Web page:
Well, it’s either true or false. If it’s false, we’re engaged in a great fraud. If it’s true, it’s the most important thing in the world. Now, that’s the whole picture. It is either right or wrong, true or false, fraudulent or true. And that’s exactly where we stand, with a conviction in our hearts that it is true: that Joseph went into the [Sacred] Grove; that he saw the Father and the Son; that he talked with them; that Moroni came; that the Book of Mormon was translated from the plates; that the priesthood was restored by those who held it anciently. That’s our claim. That’s where we stand, and that’s where we fall, if we fall. But we don’t. We just stand secure in that faith.

The entire edifice of the LDS Church thus continues to stand or crumbles to the earth based on the historical veracity of its official origin stories.

Like a line of logical dominos, the rationale often runs as follows: if the Book of Mormon is a true record of an ancient people, then Joseph Smith is a prophet; and, if Joseph Smith is a prophet, then he must have received the divine authority of the priesthood; and, if he received the priesthood, then all of his successors have held that same authority; and, if all subsequent Presidents of the church have held that same authority, then the LDS Church is God’s kingdom on earth. The same rationale often begins with the first vision, so that if either one of the central narratives is true, then it necessarily follows that everything else is true. More than history as theology, this is hyper-literal history as the foundation of an entire religion.

This is why a contemporary Apostle, like Jeffrey R. Holland, wouldn’t hesitate to affirm that this is not merely an epistemic matter but an existential necessity:

I am suggesting that we make exactly that same kind of do-or-die, bold assertion about the restoration of the gospel of Jesus Christ and the divine origins of the Book of Mormon. We have to. Reason and rightness require it. . . . Accept Joseph Smith as a prophet and the book as the miraculously revealed and revered word of the Lord it is or else consign both man and book to Hades for the devastating deception of it all, but let’s not have any bizarre middle ground about the wonderful contours of a young boy’s imagination or his remarkable facility for turning a literary phrase. That is just an inconceivable and, finally, unacceptable position to take—morally, literarily, historically, or theologically.[8]

The force of the dichotomy could not be clearer: either the Book of Mormon represents the reality of divine inspiration and the actuality of an ancient people, or the church that proclaims its message is nothing more than a ‘devastating deception.’

Nineteenth-century Apostle Orson Pratt expresses a similar sentiment in his “Divine Authenticity of the Book of Mormon”:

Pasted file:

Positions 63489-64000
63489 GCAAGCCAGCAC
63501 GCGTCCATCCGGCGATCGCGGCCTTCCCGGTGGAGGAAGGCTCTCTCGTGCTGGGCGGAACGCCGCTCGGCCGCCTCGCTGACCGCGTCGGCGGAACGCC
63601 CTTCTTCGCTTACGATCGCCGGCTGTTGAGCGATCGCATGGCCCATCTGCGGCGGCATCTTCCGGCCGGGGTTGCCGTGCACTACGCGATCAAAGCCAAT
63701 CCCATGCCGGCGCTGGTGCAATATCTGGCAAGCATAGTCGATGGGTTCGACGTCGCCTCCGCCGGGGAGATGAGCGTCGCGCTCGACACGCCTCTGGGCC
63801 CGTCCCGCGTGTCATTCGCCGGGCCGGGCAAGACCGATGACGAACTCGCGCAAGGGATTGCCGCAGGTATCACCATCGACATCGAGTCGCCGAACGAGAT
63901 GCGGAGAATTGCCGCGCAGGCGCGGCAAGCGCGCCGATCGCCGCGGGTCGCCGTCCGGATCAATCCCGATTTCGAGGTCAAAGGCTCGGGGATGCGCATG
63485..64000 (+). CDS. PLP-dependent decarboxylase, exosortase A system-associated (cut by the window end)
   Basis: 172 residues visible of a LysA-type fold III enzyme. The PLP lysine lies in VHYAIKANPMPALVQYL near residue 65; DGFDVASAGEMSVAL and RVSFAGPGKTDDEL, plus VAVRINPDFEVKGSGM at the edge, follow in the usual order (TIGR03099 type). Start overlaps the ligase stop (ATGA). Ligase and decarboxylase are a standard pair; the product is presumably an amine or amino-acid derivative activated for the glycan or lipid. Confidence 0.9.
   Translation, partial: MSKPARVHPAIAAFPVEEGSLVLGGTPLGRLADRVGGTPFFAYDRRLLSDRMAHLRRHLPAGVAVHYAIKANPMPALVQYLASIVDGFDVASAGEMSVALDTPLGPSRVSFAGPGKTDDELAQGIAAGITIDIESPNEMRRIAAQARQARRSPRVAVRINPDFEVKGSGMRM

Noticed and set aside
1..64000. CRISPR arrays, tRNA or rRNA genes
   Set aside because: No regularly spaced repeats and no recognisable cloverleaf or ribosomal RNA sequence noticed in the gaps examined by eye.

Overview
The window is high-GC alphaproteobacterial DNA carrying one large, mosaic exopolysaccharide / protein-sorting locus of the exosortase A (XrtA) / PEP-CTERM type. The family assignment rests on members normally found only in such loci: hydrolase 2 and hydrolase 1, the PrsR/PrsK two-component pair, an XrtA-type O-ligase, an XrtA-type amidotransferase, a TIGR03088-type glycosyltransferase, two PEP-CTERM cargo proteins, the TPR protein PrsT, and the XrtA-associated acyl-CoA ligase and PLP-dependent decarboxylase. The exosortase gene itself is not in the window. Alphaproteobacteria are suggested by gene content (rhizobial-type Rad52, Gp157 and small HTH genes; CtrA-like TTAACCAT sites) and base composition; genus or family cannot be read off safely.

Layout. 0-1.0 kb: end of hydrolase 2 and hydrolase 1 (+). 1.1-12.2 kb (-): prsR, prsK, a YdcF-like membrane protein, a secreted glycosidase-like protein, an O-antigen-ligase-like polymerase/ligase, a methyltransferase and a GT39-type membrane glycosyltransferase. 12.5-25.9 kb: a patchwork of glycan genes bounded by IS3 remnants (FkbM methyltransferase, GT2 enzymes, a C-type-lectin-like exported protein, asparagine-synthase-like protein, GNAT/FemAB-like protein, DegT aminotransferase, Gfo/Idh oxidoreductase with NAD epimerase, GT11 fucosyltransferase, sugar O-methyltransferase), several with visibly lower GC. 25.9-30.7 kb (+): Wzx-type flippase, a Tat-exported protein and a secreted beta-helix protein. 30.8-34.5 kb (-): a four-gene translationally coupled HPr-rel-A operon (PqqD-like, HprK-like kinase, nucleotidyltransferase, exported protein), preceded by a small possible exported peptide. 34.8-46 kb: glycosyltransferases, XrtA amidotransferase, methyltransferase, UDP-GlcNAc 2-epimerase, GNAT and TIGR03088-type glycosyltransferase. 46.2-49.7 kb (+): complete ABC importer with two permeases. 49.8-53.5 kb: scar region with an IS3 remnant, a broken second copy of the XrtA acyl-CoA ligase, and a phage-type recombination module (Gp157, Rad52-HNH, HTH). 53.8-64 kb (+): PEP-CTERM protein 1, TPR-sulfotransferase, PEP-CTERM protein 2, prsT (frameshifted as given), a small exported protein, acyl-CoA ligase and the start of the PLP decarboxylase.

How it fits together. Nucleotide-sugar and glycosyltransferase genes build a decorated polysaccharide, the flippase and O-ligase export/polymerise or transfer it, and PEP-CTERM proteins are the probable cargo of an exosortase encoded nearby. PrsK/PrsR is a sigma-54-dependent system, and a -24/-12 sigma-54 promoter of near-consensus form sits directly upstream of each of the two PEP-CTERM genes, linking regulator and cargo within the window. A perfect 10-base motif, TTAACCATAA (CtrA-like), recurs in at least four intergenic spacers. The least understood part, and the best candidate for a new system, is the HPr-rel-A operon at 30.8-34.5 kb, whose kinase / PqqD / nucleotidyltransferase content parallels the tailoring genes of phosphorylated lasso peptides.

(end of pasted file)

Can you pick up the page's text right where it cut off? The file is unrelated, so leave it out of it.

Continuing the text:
The Book of Mormon claims to be a divinely inspired record, written by a succession of prophets who inhabited ancient America. . . . This book must be either true or false. If true, it is one of the most important messages ever sent from God to man, affecting both the temporal and eternal interests of every people under heaven . . . If false, it is one of the most cunning, wicked, bold, deep-laid impositions ever palmed upon the world, calculated to deceive and ruin millions who will sincerely receive it as the word of God. . . . If true, no one can possibly be saved and reject it; if false, no one can possibly be saved and receive it.

Throughout its history, then, LDS leaders have employed this sort of dichotomous rhetoric to establish the authenticity of its witness. Indeed, it appears as though they see no other way of establishing their credibility. Unsurprisingly, its detractors are equally committed to the bifurcation. Hence, although the polemical voices on either side stand in polarized places, there is one thing about which they are in complete agreement: either true or false, either good or evil, either authentic or deceptive, either divine or satanic, either ancient or modern, either-or, either-or, either-or. There is no middle ground.

But is this binary opposition really the only viable option? Is this discourse of dichotomy truly the only possibility for making sense of these highly complex issues? Does the domino rationale actually work when carefully considered? Is it logically possible, for example, that Smith could have experienced a genuine theophany some time during his middle teenage years, and that at certain points during his prophetic ministry he not only exemplified a Christ-like life but also engaged in morally repugnant behavior? Is it logically possible that Smith transmitted the Book of Mormon by the gift and power of God, but that there were also times when he led his community in directions that were entirely devoid of a divine influence? Is it logically possible that the transmission of the Book of Mormon constitutes a complex combination of both human imagination and divine inspiration? Is it logically possible that the Book of Mormon includes both historical and non-historical people, places, and events? Is it logically possible that divine authority was given to Joseph Smith, but that that authority does not reside within the LDS Church? Is it logically possible that the movement Smith founded, at every stage of its history, and in every one of its branches, contains elements of goodness and truth as well as ugliness and falsity?